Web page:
In Visible Presence: Soviet Afterlives in Family Photos

From the publisher:

A faded image of a family gathered at a festively served dinner table, raising their glasses in unison. A group of small children, sitting in orderly rows, with stuffed toys at their feet and a portrait of Lenin looming over their heads. A pensive older woman against a snowy landscape, her gaze directed lovingly at a tombstone. These are a few of the evocative images in In Visible Presence by Oksana Sarkisova and Olga Shevchenko, an exquisitely researched book that brings together photographs from Soviet-era family photo archives and investigates their afterlives in Russia.

In Visible Presence explores the photographic images’ singular power to capture a fleeting moment by approaching them as points of contestation and possibility. Drawing on more than a decade of fieldwork and interviews, as well as internet ethnography, media analysis and case studies, In Visible Presence offers a rich account of the role of family photography in creating communities of affect, enabling nostalgic longings and processing memories of suffering, violence and hardship. Together these photos evoke youthful aspirations, dashed hopes and moral compromises, as well as the long legacy of silence that was passed down from grandparents to parents to children.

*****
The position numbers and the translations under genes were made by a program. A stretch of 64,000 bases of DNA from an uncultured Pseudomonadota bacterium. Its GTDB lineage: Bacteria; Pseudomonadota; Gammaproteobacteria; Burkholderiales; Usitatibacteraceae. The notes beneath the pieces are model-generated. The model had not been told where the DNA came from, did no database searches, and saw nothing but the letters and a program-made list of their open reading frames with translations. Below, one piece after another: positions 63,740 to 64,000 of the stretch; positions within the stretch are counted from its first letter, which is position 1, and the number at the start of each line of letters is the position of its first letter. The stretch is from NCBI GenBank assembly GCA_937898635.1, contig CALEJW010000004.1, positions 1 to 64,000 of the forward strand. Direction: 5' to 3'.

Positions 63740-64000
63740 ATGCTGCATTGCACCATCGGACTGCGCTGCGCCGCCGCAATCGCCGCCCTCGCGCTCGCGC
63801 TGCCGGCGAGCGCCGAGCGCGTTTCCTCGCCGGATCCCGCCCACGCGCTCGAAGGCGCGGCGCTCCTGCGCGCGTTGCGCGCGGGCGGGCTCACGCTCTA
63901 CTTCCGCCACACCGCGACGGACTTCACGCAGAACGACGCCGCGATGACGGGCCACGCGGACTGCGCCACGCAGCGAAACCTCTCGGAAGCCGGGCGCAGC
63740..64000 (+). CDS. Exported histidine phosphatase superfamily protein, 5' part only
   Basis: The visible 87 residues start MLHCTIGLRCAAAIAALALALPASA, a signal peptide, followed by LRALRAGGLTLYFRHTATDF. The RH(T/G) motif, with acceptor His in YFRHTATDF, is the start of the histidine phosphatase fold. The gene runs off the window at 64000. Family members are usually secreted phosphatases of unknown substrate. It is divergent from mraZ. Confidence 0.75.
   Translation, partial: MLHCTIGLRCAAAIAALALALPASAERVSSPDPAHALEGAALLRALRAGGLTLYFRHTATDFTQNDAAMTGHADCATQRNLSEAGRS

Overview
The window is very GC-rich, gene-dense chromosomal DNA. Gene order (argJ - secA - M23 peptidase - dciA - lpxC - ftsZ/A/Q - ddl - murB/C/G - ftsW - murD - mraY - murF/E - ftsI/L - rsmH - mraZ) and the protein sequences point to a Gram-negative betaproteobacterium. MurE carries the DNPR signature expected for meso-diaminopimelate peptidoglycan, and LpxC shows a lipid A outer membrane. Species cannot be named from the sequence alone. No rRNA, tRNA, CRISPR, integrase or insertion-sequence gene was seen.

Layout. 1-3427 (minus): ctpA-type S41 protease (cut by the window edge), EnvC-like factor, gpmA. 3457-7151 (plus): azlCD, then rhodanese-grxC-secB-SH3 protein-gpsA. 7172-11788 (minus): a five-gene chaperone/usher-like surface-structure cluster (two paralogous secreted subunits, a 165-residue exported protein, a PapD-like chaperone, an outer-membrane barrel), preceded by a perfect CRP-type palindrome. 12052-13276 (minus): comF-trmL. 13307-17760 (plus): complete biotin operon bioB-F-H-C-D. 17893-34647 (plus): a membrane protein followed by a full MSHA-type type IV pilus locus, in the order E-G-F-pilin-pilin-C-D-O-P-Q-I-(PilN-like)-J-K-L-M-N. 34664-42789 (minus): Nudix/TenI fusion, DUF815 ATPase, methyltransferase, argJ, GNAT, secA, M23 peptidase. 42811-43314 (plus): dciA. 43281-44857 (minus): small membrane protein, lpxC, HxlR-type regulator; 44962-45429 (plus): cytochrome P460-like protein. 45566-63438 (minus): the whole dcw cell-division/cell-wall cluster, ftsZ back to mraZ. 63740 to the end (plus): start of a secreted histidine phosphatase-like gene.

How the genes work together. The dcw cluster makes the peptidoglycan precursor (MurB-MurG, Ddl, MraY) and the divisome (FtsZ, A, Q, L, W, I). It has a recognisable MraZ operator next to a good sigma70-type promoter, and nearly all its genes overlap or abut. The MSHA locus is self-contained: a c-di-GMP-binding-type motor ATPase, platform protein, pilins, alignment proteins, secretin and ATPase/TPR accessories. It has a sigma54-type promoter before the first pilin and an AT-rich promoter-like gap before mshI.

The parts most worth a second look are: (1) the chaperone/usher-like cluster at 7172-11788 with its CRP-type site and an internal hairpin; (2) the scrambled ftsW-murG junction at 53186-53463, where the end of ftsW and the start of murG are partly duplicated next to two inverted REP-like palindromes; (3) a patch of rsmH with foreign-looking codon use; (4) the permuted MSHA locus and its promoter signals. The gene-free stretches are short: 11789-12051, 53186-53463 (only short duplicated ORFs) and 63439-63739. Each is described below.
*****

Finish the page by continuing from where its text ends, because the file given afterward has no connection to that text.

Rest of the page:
With more than 250 black and white photos, In Visible Presence is an astonishing journey into domestic photography, family memory and the ongoing debate over the meaning of the Soviet past that is as timely and powerful today as it has ever been.